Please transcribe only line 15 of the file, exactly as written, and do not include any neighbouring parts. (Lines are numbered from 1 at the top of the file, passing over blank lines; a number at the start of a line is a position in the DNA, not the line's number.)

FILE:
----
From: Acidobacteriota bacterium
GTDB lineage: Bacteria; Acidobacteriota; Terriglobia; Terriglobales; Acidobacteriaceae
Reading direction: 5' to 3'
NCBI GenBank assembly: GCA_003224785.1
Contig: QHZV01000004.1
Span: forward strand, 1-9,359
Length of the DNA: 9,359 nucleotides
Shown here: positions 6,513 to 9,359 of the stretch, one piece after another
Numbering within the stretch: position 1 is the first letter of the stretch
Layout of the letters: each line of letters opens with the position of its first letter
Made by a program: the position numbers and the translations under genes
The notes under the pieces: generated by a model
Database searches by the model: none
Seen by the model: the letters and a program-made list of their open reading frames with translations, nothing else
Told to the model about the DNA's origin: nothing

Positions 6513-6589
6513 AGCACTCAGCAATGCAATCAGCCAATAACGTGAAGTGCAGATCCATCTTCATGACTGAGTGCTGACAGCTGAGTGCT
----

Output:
Told to the model about the DNA's origin: nothing